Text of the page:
Dan Barnes You mentioned that price discovery is quite challenging. Has transparency improved in the market since then?

Sharon Ruffles I’d like to say yes, I don’t think it necessarily has. I think we still struggle with really seeing where the prices are coming into us and assessing that vs reality. So when we think about TCA analysis and best execution and how we’re going to be able to demonstrate that to, either internally or to our clients externally, what we’re really looking for on the buy-side is some clarity of pricing. When markets are volatile and moving very, very quickly, that can be very difficult for dealers to stream those prices. So that’s one way of looking at it and saying, ‘OK. Volatile markets, we accept this over the counter to the market. You’ve got dealers, market makers out there putting risk on the table. So you understand that maybe they don’t move in as quickly to get those prices out there as they possibly could be. When markets are calmer, We really should be seeing more transparent pricing coming through. So we really should be able to get a sense of where prices are in reality from a streaming perspective, and then be able to go into some of these electronic platforms and lift or hit those streaming prices. And that’s not happening as much as I think we on the buy-side would like it to happen.

Dan Barnes The European Union’s playing a consolidated tape for fixed income of post trade data. Do you think that sort of utility would help in the markets will that not be detailed enough to actually support the trading process?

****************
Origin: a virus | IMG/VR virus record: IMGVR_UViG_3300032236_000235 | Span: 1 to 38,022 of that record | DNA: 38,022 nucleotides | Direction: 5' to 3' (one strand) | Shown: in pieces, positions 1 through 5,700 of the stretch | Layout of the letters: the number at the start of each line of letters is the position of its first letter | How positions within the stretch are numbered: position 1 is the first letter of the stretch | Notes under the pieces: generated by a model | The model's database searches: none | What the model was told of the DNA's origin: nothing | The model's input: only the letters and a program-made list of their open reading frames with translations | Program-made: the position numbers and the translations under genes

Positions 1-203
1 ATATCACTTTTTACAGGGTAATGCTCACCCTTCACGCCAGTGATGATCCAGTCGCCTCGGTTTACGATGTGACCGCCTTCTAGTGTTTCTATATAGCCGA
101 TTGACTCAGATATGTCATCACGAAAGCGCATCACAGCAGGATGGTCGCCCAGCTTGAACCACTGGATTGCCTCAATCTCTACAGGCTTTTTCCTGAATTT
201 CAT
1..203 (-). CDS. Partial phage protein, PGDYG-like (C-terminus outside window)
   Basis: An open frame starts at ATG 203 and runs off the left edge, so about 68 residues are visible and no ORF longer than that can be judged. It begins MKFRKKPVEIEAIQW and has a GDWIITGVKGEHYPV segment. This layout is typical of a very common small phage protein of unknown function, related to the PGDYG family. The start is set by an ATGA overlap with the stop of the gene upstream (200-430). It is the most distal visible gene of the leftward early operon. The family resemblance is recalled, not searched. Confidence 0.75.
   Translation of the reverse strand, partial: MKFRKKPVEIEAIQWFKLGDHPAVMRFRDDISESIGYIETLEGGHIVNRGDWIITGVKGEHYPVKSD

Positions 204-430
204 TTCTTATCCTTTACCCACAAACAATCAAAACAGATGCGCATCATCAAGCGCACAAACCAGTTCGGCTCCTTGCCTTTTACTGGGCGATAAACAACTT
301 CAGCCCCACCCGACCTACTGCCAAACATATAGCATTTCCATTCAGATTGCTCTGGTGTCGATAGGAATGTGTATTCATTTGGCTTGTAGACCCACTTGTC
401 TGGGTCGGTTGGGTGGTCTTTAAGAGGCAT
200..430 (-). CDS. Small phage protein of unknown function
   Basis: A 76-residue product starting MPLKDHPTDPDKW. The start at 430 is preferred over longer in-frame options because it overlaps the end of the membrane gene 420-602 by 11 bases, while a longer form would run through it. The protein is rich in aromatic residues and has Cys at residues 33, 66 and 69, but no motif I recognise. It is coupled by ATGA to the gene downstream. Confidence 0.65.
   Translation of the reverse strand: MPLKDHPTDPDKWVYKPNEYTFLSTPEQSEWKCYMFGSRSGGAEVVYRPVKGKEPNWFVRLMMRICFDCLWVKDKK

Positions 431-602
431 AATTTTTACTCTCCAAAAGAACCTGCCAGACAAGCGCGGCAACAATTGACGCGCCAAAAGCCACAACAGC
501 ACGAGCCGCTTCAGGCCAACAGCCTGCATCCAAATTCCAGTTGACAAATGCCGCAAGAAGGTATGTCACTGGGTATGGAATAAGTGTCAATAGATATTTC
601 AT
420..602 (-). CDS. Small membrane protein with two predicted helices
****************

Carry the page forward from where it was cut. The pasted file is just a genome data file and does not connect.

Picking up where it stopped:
Sharon Ruffles I mean, you can argue it’s different horses for different courses. It depends what you want it for and what you want to use it for. One of the things that you would want it to do is to feed into your pre-trade analysis and feed into that pre-trade transparency. But of course, the consolidated tape is just historical. So I think from the perspective of, where is liquidity? Where has liquidity been historically? What does the volume in these in this particular security look like? All of that will be really, really useful information, but there’s still an overlay that needs to be on top of that.

Dan Barnes Are there any parts of the market, which look challenging from a liquidity or price formation perspective at the moment?